Setting up the tent is a breeze. The footing easily fits on the poles and makes the entire process seem past, smooth, and effortless. The frame itself is so lightweight worried it wouldn’t bear much weight and might snap one of the limbs while flexed it to its resting point. Big Agnes provides an aluminum splint in case one of the limbs does fracture or break while you’re out in the field.
There was no need to run the limbs through small tubes of nylon. The tent body itself attaches to the limbs with small, plastic clips giving the basic pavilion shape. The ends of the limbs are color coded with the tent footing loops so you know which corner goes where. Orange or grey, it’s easy enough to find. In addition to the normal collapsible shelter frame, there is a cross-bar that goes on the highest point of the tent. This cross-bar clips into two plastic sockets sewn into the seams. Assembly of the basic shelter took me a total of 5 minutes.
While a hot summer night might warrant such a netted tent I prefer to have the fly on any tent for privacy. The fly was a little more difficult to get up, mostly because I first put it on inside out. It wouldn’t make too much difference unless there was rain. So, I flipped it around and clipped the color-coordinated mounts to the tent itself. Again, Big Agnes followed the Orange and Grey theme. It would have been nice if they threw in a little blue for an accent color to match my sleeping bags. Common, interior design 101. Anyone? No?
Once assembled it was time to stake down the vestibules and edges. They provided several aluminum stakes which worked perfectly. Without the fly in the tent staking it down would be unnecessary except for high winds.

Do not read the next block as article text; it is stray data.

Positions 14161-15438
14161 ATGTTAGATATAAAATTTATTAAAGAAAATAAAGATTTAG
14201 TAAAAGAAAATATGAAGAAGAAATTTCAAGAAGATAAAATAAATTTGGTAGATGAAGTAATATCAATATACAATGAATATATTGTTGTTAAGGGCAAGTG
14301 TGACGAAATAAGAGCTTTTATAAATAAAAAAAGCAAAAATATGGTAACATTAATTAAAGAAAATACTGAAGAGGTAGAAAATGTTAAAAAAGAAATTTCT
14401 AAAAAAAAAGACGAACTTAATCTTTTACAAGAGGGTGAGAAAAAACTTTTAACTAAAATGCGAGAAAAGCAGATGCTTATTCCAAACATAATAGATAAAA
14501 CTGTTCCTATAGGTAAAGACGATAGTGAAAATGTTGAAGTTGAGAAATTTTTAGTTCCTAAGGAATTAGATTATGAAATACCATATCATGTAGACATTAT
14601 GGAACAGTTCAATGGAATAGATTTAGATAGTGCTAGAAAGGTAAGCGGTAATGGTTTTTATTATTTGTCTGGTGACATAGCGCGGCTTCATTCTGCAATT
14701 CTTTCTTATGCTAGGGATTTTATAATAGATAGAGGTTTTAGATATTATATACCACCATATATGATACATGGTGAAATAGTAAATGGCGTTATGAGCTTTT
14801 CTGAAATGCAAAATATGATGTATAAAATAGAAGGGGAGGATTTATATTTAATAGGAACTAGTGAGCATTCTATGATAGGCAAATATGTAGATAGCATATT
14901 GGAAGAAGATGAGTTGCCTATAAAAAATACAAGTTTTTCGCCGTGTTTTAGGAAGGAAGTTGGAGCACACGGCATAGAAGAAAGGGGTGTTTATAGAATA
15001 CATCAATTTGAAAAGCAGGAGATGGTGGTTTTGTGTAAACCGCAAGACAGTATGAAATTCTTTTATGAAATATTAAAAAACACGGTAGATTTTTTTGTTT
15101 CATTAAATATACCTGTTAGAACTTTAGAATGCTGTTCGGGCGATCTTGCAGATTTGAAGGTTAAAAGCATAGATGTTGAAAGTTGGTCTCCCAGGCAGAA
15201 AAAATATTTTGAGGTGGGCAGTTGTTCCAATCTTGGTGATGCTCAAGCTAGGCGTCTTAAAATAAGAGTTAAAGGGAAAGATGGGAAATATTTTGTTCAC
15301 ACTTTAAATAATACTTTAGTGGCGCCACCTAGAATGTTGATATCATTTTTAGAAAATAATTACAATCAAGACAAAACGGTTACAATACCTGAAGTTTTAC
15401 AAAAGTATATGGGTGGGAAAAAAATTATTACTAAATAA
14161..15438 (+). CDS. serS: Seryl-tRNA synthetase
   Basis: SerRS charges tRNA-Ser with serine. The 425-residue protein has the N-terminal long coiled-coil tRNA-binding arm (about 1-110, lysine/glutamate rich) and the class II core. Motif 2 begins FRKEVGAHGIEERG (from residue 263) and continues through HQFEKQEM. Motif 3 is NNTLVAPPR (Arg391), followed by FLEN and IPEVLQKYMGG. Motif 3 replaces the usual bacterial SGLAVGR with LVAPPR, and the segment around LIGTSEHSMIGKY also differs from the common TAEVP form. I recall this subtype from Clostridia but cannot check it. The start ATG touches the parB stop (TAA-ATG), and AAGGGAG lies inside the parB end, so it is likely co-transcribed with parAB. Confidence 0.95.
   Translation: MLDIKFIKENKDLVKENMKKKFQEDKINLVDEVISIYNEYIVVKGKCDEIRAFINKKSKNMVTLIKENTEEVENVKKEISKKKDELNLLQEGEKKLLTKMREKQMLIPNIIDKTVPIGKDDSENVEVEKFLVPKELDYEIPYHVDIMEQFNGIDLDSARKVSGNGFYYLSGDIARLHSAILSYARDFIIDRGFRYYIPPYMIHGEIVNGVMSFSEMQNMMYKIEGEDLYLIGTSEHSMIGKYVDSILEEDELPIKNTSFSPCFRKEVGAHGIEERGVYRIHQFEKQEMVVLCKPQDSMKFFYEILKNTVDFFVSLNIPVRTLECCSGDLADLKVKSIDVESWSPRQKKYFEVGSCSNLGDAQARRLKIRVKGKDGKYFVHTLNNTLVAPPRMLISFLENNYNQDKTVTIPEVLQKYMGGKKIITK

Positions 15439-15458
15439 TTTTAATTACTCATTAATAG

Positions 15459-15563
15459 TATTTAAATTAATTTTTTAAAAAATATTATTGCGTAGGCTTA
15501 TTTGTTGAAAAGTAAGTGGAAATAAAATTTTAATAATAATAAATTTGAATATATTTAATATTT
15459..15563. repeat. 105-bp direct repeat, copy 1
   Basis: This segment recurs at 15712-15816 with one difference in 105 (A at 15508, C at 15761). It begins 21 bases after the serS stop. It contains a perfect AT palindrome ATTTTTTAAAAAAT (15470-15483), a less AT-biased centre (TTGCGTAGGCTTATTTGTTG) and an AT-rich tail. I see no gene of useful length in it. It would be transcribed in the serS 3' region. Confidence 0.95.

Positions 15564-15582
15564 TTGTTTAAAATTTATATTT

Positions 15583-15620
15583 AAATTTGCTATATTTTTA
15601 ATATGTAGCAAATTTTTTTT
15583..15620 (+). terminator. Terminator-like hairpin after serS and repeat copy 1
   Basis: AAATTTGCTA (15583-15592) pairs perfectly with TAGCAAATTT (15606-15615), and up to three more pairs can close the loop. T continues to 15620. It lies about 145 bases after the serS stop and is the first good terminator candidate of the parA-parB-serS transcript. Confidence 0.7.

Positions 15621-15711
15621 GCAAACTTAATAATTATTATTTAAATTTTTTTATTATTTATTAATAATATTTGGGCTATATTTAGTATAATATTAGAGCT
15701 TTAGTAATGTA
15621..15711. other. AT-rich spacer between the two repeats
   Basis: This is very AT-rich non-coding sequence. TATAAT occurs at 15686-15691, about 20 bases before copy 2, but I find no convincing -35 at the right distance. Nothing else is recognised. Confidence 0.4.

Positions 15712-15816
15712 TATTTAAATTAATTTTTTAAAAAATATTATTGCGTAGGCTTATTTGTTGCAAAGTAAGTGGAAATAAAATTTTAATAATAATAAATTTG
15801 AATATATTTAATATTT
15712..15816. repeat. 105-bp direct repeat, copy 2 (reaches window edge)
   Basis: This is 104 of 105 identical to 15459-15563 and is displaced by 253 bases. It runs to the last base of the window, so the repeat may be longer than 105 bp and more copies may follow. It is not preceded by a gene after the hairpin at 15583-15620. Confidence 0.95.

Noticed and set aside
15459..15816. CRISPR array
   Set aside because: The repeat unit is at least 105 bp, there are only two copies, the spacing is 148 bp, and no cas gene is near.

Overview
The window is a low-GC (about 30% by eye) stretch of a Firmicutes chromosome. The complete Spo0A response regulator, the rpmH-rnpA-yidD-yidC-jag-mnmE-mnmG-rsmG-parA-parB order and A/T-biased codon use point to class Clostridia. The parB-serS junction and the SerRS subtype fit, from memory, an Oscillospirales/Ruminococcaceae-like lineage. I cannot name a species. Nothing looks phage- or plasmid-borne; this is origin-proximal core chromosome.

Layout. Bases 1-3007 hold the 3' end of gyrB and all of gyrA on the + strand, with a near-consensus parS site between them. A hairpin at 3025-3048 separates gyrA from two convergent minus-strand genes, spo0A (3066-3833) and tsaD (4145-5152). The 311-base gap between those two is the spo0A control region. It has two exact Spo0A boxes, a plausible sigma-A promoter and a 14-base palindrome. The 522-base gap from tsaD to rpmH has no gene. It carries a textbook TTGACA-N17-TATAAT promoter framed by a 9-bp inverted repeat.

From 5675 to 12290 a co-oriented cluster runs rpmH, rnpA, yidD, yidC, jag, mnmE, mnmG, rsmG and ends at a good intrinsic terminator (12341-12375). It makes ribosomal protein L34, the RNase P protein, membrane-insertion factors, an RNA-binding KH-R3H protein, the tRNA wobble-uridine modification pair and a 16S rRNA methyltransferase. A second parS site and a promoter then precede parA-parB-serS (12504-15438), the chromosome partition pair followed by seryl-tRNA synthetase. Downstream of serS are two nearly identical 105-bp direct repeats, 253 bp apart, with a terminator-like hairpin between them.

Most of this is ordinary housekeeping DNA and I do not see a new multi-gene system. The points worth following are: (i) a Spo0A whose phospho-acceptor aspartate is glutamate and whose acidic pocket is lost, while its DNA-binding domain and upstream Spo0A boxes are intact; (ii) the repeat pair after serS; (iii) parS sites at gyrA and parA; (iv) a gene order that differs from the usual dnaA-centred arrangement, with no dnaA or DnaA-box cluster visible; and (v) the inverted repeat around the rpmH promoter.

The vestibule itself provides much additional storage space relatively free from the elements. Great for your gear, shoes, and accessories when interior tent space is at a premium. Having two vestibules also offers necessary room for backpacking adventures, even when there is more than one backpacker.
Each side features not only a vestibule but a fairly large C-ish shaped door. Two access points make heeding natures call much easier than climbing over another person. It also is built with lightweight and relatively quiet zippers. Having two doors makes the tent easier to use and still doesn’t add unnecessary weight.
While inside the tub-shaped floor left little to be desired. Still honing in on that color scheme Big Agnes provided ample storage space packets in multiple areas of the tent. One large pocket above the campers and each side have a smaller pocket perfect for flashlights, cell phones, notepads, etc. Hanging from the top of the tent interior is a multitude of hook loops to hand necessary items or air fresheners are 6 days without showering.
The fly itself did a great job of keeping heat in and water out. Yes, a summer night is a torture in any tent that has a water-tight fly. However, the addition of a small flap allows for air to escape without letting in water. If water did find its way in it wouldn’t be going anywhere. The tub-shaped floor would manage to keep water inside the tent. Despite having a mesh wall air did not flow easily and still retained a lot of heat, even with the fly off.
My favorite part was the mtnGLO (mountain glow) system integrated into the seams. Running on AAA batteries, the system adds some weight in the power unit pack and LEDs. This offers a long-lasting light source without having to use a flashlight that may need to be conserved. The lights aren’t going to make it feel like you’re inside a well-lit living room, but it provides enough glow to get situated, eat food, or layout necessary bedding. Its advantage is to allow keeping both hands and head free of obstructions.